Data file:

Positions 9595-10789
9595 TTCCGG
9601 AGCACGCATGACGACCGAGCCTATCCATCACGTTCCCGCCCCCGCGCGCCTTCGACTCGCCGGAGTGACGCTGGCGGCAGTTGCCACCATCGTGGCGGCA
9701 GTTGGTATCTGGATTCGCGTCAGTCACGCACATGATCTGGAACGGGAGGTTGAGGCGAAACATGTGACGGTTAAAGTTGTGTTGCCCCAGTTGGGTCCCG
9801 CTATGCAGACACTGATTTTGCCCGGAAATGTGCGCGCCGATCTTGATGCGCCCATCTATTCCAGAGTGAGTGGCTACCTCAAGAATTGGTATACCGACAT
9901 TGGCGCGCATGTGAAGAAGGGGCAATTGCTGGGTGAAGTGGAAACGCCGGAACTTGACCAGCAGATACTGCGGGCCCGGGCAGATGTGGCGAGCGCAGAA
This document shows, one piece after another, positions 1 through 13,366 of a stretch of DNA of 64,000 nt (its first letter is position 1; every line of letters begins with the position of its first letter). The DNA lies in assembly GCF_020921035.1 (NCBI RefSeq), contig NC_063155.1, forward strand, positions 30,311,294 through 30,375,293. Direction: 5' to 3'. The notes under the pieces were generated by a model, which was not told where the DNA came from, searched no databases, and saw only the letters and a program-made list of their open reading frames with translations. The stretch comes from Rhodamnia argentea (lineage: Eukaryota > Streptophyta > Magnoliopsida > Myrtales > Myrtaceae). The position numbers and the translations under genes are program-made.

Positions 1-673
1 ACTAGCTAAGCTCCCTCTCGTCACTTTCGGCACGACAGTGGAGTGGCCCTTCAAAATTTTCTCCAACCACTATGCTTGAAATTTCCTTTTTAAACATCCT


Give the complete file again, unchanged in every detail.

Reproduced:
Positions 9595-10789
9595 TTCCGG
9601 AGCACGCATGACGACCGAGCCTATCCATCACGTTCCCGCCCCCGCGCGCCTTCGACTCGCCGGAGTGACGCTGGCGGCAGTTGCCACCATCGTGGCGGCA
9701 GTTGGTATCTGGATTCGCGTCAGTCACGCACATGATCTGGAACGGGAGGTTGAGGCGAAACATGTGACGGTTAAAGTTGTGTTGCCCCAGTTGGGTCCCG
9801 CTATGCAGACACTGATTTTGCCCGGAAATGTGCGCGCCGATCTTGATGCGCCCATCTATTCCAGAGTGAGTGGCTACCTCAAGAATTGGTATACCGACAT
9901 TGGCGCGCATGTGAAGAAGGGGCAATTGCTGGGTGAAGTGGAAACGCCGGAACTTGACCAGCAGATACTGCGGGCCCGGGCAGATGTGGCGAGCGCAGAA
This document shows, one piece after another, positions 1 through 13,366 of a stretch of DNA of 64,000 nt (its first letter is position 1; every line of letters begins with the position of its first letter). The DNA lies in assembly GCF_020921035.1 (NCBI RefSeq), contig NC_063155.1, forward strand, positions 30,311,294 through 30,375,293. Direction: 5' to 3'. The notes under the pieces were generated by a model, which was not told where the DNA came from, searched no databases, and saw only the letters and a program-made list of their open reading frames with translations. The stretch comes from Rhodamnia argentea (lineage: Eukaryota > Streptophyta > Magnoliopsida > Myrtales > Myrtaceae). The position numbers and the translations under genes are program-made.

Positions 1-673
1 ACTAGCTAAGCTCCCTCTCGTCACTTTCGGCACGACAGTGGAGTGGCCCTTCAAAATTTTCTCCAACCACTATGCTTGAAATTTCCTTTTTAAACATCCT